Rhinoceros Auklet

Information about the Bird Rhinoceros Auklet

The rhinoceros auklet (also known as the rhino auklet, horn-billed puffin, or unicorn puffin), is a medium-sized auk with a large, strong, orange/brown bill (with the 'horn' protruding from it). The plumage is dark on top and paler below; breeding adults (both male and female) possess white plumes above the eyes and behind the bill. Males are slightly larger than females (about 10% in mass).It ranges widely across the North Pacific, feeding on small fish and nesting in seabird colonies. Its name is derived from a horn-like extension of the beak. This horn is only present in breeding adults, and like the elaborate sheath on the bill of puffins is shed every year.The rhinoceros auklet (Cerorhinca monocerata) is a seabird and a close relative of the puffins. It is the only living species of the genus Cerorhinca. Given its close relationship with the puffins, the common name rhinoceros puffin has been proposed for the species.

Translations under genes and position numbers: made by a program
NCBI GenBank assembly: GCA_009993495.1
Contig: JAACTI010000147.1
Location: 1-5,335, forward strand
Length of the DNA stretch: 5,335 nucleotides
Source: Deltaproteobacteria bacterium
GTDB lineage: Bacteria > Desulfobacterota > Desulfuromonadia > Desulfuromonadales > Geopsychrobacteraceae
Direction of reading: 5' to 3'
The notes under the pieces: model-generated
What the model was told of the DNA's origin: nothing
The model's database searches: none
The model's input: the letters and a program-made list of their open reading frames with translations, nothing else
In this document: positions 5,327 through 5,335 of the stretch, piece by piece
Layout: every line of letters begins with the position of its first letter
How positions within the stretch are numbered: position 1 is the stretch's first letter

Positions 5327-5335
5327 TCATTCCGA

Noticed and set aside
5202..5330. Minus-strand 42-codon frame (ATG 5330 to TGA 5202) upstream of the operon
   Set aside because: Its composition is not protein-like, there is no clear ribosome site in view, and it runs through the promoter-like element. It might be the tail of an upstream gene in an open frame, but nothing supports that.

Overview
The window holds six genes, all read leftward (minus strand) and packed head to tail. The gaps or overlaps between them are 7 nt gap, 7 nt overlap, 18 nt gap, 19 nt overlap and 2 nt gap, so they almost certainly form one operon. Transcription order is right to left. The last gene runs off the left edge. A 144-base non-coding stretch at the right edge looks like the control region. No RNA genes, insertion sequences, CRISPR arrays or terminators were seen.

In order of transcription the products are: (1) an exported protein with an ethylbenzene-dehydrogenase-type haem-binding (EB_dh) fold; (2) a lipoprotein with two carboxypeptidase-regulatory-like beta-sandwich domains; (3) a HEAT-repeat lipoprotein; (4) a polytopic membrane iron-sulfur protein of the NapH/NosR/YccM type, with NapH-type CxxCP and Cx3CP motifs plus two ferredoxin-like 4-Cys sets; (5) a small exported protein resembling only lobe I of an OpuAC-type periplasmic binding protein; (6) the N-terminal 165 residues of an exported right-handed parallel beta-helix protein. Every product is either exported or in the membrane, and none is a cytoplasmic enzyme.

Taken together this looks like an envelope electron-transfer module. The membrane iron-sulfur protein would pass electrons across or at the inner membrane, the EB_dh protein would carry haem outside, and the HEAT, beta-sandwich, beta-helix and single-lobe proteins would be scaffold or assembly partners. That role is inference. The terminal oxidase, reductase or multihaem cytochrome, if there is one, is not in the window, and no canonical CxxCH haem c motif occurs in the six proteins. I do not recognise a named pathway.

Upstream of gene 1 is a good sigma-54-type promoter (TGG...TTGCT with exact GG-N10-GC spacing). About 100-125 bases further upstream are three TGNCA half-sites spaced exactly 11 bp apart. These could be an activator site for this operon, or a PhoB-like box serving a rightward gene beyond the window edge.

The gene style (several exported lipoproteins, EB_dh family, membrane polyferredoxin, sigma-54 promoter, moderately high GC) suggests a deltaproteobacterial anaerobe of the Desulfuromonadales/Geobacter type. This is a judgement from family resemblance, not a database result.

The rhinoceros auklet is a North Pacific auk that breeds from California (the Channel Islands) to the Aleutian Islands in Alaska in North America; and Hokkaid and Honsh, Japan, as well as North Korea and Sakhalin Island in Asia. It winters both in offshore and inshore waters, exhibiting some migration.
The rhinoceros auklet nests in burrows dug into the soil, or in natural caves and cavities between 1 and 5 m deep. It prefers nesting sites on slight inclines to aid take-off, as it is a poor flier. A single egg is incubated by both parents for 45 days. The semiprecocial chick is then fed each night with a bill full of fish (in the manner of puffins) for 50 days; this nocturnal behaviour is believed to be a response to predation and kleptoparasitism by gulls.
At sea, rhinoceros auklets feed on fish, with some krill and squid taken also. They feed inshore during the breeding season in the midwater. To catch their prey, they dive as deeply as 57 meters (187ft) for as long as 148 seconds.
The genus Cerorhinca evolved in the North Pacific, apparently in the mid-late Miocene. Although today only one species remains, it used to be much more diverse, both in number of species and in distribution. Fossils have been found as far south as Baja California. The first record of the clade from the Atlantic Ocean was reported by Smith et al. (2007) and suggests that the biogeographic history of Cerorhinca is more complex than previously thought. Known prehistoric species are:

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